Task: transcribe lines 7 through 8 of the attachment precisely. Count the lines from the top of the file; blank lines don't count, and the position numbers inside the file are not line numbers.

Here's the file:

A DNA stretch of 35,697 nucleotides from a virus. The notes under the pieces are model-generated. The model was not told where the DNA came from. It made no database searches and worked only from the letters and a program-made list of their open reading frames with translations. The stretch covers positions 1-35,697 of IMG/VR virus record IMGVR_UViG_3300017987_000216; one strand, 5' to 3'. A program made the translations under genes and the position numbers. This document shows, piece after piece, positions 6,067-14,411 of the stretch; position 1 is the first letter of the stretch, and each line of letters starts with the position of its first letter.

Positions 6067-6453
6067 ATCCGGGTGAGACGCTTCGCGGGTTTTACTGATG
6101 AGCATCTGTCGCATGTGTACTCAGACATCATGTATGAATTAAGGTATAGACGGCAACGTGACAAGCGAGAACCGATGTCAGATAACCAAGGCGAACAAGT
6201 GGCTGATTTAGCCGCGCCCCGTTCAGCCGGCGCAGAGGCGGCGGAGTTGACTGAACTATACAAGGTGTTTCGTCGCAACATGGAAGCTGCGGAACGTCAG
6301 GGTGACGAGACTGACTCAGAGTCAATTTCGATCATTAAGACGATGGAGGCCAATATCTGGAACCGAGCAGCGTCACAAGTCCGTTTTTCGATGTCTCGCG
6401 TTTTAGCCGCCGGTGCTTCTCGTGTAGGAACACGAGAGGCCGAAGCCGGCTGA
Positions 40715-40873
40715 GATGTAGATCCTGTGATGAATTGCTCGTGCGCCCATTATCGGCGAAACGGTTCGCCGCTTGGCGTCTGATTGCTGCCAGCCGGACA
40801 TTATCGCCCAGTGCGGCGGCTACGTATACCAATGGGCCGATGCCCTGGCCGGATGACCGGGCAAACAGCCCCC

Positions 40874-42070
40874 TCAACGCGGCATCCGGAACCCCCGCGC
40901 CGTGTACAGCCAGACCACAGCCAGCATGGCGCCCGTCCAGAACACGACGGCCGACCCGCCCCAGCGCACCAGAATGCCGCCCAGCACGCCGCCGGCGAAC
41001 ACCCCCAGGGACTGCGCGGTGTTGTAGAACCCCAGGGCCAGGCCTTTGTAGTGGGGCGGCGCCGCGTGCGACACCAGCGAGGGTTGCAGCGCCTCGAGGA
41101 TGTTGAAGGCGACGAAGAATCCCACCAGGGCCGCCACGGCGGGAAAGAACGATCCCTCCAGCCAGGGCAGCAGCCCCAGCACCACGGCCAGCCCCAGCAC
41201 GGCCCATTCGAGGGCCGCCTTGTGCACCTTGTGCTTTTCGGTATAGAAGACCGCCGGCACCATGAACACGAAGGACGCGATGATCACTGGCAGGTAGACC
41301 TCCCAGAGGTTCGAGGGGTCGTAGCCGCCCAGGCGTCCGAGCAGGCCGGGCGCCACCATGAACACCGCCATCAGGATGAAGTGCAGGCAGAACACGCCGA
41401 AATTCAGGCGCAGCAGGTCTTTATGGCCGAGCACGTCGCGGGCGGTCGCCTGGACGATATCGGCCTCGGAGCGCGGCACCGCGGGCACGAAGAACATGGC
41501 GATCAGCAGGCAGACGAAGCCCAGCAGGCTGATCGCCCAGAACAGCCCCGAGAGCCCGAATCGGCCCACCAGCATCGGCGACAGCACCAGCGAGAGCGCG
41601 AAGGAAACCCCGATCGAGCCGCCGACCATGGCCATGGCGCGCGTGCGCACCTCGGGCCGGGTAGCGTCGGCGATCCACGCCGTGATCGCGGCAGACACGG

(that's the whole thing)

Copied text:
6401 TTTTAGCCGCCGGTGCTTCTCGTGTAGGAACACGAGAGGCCGAAGCCGGCTGA
Positions 40715-40873